My last post on Stephen Dawson outlined insights about euthanasia I have gained from over 30 years as a disability advocate. Those reflections were triggered by the Dying with Dignity hearings which began in Quebec just after Labour Day. These issues are never far from the surface in the rest of Canada, the US, UK or elsewhere.
Since the rights of the individual to 'die with dignity' is invoked to justify legalizing physician assisted suicide I want to focus on the rights of a whole class of people – people with disabilities.
People with disabilities, some of whom may have intellectual disabilities, are not stupid. They understand the implications of 'dying with dignity' discussions. They know their right to life is threatened. They see themselves caught up in the vacuum cleaner that will be created if physician assisted suicide is sanctioned. They see themselves described in such terms as mercy killing, degenerating quality of life, unbearable burden, vegetable, extraordinary measures. They take this personally. Very personally.
A disability organization I admire is Not Dead Yet . They call a 'spade a spade' and oppose legalizing assisted suicide
The philosopher who worries them the most is Princeton's Peter Singer who believes certain groups of people with disabilities (and he specifically references people with intellectual disabilities) are at best second class citizens; at worst non-persons and do not deserve civil rights protection, including the right to life. Singer joins the ranks of those who claim that "we" cannot bear the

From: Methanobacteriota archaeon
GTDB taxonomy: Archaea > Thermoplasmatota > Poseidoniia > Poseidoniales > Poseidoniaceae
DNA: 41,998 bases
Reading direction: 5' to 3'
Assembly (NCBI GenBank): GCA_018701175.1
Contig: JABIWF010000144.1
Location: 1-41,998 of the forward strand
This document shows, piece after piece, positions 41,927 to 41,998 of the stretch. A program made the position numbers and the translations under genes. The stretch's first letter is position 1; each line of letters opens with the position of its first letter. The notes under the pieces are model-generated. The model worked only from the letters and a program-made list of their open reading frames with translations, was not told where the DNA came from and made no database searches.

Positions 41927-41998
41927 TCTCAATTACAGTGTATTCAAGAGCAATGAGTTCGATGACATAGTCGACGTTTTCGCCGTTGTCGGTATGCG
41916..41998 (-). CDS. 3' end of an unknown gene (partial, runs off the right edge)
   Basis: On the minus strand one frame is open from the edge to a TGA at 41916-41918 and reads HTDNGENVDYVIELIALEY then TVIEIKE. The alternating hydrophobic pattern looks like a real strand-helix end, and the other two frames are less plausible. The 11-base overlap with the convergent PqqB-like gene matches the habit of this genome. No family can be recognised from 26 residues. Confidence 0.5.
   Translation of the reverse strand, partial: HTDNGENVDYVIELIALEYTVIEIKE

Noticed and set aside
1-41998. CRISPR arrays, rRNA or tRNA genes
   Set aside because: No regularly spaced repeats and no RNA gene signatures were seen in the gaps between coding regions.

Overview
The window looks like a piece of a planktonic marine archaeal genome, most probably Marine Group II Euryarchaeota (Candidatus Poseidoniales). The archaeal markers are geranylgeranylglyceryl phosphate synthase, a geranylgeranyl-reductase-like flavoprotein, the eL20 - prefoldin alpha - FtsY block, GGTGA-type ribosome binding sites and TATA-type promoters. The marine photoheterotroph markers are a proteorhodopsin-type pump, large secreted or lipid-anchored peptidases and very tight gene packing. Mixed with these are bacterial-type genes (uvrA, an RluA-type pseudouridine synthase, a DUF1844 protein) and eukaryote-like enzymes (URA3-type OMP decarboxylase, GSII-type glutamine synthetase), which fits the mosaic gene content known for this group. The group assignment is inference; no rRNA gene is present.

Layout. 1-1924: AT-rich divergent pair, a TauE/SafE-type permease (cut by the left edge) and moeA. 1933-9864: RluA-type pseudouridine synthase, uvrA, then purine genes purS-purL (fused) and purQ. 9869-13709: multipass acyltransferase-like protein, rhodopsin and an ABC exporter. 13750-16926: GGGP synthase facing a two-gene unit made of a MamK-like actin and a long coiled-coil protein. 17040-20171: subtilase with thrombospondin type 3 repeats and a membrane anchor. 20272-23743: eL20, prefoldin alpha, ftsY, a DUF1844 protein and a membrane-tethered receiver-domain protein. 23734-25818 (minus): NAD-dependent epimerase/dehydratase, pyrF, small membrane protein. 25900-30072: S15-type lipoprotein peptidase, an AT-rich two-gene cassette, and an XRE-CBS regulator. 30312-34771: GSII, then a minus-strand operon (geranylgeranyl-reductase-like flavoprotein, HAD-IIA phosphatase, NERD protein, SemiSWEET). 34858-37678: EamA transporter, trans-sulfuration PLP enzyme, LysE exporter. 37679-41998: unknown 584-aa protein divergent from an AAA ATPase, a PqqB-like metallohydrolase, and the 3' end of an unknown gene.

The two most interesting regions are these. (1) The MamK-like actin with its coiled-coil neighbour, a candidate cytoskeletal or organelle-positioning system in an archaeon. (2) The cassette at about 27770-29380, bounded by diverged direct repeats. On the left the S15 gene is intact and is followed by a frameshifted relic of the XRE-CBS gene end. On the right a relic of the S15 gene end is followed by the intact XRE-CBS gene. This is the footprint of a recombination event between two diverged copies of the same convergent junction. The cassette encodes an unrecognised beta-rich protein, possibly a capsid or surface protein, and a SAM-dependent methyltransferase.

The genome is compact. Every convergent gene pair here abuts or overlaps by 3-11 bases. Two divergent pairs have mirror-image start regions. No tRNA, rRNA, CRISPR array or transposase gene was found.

economic burden of treating people with significant cognitive
disabilities as full members of society.
There was a classic debate at Princeton between Singer and Harriet McBryde Johnson a distinguished lawyer, disability rights activist and member of Not Dead Yet. Johnson, who is pictured above subsequently wrote about this debate in a cover story for the New York Times magazine. Have a look . It is spell binding especially since Singer believes Johnson's parents and other parents in similar circumstances, should have the right to 'kill the baby I once was'.
There are many ethical considerations to consider in this charged debate. One which is imperative for dying with dignity
proponents to reconcile is: Why does the individual 'right to die'
trump the universal rights of a whole class of people to live. Euthanasia advocates use the language of individual rights as a subtle tool to denigrate, threaten and potentially kill people labeled disabled. They are a particular masquerading as a universal.
People with disabilities offer two critical insights:
see behind the rhetoric and euphemisms. They are not fooled. These
phrase are thin disguises. They are afraid they will be caught up in the dying with dignity
net should society legalize assisted suicide or euthanasia. They
also recognize other vulnerable groups are equally threatened: older people,
particularly those who are frail; people with mental illness; people
recall during the Stephen Dawson court case running into a woman with
disabilities with tears in her eyes. She was threatened by the language and tone of the media coverage
about Stephen. She believed they were talking about her.
2) many people with disabilities understand the
human capacity for adaptation to extreme changes to our health. What
we/they couldn't imagine enduring quickly changes when our world tilts.
The life force is strong in all of us. As a friend said recently.
'Sure, I would still like to feel the beach sand beneath my toes but that
doesn't mean I don't have a good life as a person with a spinal cord
1) Harriet Johnson sadly passed away in 2008.
2) This is part of a continuing series on euthanasia and physician assisted suicide offered as an accompaniment to Quebec's Dying with dignity hearings. Click the Ethics category on the right to access the others.
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